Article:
M&M: the Reaping
Welcome to the Sanctum
At 110 Ditko Street in the Riverside neighborhood of Freedom City stands a turn of the century brownstone that, aside from the small plaque announcing its presence in the National Register of Historic Places, appears completely unremarkable.
Appearances can be deceiving. If you’re lucky enough to get a tour, you’ll learn that 110 Ditko Street boasts (at last count) 75 bedrooms, 35 + 2e bathrooms, 15 kitchens (or as many as 19 depending on how much you want to stretch the word “kitchen”), all the libraries, and between 12 and 37 portals to other dimensions. It is the Sanctum of Earth’s Master Mage, Adrian Eldritch.
There’s a certain kind of TV show that revolves around the support staff of one very gifted and/or powerful person. This could be Dr. House’s diagnostic team, the various CSIs that orbited Gil Grissom, or the senior staff on The West Wing. Or sometimes shows that don’t normally have this theme dip into it for an episode or two: the below-decks episodes of various Star Trek shows, Scooby-gang centered episodes of Buffy the Vampire Slayer, etc. Of course the lead characters, if the show is competently run, are interesting and compelling and get a lot of the show’s focus, but for our purposes we’re interested in the staff.
This is that show, but with wizards and magical beings instead of sexy doctors or sexy forensics techs or sexy politicians or sexy dog groomers. The player characters are all apprentices/disciples/interns of Adrian Eldritch, Earth’s Master Mage. Actually, he’s the Master Mage not just for Earth, but for the universe that Earth is in. So to the extent that alien worlds interact with mystical realms and forces (which isn’t as much as you might think—Earth turns out to be the nexus of something like 90% of this universe’s magic), he’s their Master Mage, too. Unfortunately, between beating back incursions from unspeakable entities bent on the destruction or enslavement of all life in this universe, correcting practitioners who cross the line, and acting as this dimension’s de facto ambassador to innumerable mystic realms and parallel dimensions, he doesn’t have a lot of time to spare for their training.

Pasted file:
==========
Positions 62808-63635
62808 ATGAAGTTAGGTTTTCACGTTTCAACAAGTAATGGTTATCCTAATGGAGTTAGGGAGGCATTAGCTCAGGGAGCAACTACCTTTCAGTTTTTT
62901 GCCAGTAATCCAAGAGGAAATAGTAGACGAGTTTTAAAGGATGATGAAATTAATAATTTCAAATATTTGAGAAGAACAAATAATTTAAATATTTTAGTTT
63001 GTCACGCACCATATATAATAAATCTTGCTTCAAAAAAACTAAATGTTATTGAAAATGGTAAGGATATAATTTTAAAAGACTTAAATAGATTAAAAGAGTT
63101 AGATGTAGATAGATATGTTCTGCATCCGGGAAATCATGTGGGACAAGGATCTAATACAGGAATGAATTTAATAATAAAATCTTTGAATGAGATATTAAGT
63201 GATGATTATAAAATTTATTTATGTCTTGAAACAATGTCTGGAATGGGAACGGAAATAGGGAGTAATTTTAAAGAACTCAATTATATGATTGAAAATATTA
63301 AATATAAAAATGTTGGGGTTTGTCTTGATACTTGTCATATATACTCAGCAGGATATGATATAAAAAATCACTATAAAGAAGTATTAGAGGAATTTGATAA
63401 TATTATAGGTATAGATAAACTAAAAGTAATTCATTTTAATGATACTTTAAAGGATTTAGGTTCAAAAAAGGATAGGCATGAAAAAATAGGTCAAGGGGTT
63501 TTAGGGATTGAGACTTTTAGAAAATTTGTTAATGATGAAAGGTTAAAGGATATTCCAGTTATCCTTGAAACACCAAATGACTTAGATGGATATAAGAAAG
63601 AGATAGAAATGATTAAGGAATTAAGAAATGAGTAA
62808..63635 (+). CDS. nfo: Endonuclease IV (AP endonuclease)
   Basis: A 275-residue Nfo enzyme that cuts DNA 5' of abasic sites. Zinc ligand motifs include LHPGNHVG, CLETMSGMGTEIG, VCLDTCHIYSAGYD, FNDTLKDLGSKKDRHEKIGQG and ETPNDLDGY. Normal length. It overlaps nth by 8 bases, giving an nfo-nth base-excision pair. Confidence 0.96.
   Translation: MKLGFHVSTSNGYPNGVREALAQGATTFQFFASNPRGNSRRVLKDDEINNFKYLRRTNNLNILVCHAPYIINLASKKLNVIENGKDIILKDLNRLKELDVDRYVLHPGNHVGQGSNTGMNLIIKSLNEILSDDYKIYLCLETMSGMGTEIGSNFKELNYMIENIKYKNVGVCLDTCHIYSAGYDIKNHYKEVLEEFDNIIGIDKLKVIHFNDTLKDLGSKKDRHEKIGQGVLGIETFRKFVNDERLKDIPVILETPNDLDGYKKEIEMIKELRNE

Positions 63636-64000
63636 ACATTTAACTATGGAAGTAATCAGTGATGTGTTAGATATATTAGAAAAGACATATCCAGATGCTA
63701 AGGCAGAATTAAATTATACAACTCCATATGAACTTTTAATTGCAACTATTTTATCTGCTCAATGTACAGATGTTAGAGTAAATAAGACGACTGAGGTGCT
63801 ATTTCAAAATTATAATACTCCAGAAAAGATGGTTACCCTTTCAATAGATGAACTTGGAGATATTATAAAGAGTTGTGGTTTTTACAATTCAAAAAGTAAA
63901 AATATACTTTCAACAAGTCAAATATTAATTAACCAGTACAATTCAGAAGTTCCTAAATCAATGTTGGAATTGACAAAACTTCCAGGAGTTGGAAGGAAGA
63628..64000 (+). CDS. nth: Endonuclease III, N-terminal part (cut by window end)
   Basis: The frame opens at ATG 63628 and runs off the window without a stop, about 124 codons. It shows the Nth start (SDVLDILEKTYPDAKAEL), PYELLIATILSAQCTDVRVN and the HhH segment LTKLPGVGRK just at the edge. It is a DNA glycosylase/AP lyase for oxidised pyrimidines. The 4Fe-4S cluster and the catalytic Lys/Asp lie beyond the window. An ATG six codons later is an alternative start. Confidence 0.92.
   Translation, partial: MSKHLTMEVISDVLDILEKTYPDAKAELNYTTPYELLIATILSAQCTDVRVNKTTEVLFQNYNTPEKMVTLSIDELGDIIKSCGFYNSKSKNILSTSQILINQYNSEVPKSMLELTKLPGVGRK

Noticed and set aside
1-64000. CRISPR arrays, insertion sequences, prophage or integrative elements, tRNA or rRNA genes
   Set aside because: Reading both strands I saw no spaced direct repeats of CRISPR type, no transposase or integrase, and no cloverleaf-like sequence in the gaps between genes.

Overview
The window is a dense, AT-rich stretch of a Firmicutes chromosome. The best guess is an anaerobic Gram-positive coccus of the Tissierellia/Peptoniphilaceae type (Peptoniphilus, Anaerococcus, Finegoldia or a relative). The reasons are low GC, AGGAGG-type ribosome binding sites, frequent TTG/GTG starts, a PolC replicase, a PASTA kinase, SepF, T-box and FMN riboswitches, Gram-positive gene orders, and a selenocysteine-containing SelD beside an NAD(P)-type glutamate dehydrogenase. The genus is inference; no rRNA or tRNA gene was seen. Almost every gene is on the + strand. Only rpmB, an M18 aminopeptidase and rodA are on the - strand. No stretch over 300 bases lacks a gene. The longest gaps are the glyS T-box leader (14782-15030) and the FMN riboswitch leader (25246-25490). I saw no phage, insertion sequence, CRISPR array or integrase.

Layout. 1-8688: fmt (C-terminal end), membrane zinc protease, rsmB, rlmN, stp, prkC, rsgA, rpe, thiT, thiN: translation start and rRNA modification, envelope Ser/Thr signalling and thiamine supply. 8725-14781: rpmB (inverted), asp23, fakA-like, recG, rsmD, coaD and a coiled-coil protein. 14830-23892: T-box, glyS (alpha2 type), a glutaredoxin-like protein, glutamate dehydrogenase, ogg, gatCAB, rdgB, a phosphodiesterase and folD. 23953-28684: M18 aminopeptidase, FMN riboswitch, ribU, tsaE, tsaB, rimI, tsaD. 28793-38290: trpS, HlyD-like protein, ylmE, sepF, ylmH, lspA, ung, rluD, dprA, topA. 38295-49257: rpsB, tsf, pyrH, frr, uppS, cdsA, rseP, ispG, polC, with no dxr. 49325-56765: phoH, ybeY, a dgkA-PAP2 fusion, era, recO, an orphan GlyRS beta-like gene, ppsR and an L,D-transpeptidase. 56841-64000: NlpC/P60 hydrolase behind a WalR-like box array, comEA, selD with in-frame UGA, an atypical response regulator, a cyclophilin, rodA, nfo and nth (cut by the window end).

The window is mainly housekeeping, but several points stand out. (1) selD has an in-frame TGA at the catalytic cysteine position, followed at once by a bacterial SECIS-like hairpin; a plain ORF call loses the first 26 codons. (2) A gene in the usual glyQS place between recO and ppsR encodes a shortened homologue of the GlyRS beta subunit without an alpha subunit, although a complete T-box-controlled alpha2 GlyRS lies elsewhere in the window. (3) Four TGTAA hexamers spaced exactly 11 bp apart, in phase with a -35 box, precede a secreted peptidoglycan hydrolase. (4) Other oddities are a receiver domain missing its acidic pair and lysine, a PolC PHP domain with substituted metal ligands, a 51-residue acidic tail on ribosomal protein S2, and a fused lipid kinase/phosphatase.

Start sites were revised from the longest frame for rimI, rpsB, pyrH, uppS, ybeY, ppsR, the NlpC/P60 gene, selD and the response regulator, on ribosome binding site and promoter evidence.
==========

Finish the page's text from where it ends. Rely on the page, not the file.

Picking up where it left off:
Thus the PCs get a lot of on the job training. They get sent to investigate mystical events foreign and domestic, deal with some of the busywork that accumulates around power, and maybe do some light diplomacy. Most of the things they deal with are things that Eldritch could clear up with a literal wave of his hand, but he’s needed elsewhere. Sometimes, though, it turns out that a job is more complicated or dangerous than it appears. The party’s standing orders are:
- If you can deal with it, deal with it.
- If you can’t deal with it, gather as much information about it as you can, then pass it along to the appropriate mundane, mystical, or superheroic authorities.
- If you can’t deal with it, and the appropriate authorities either can’t be reached or can’t deal with it either? Deal with it.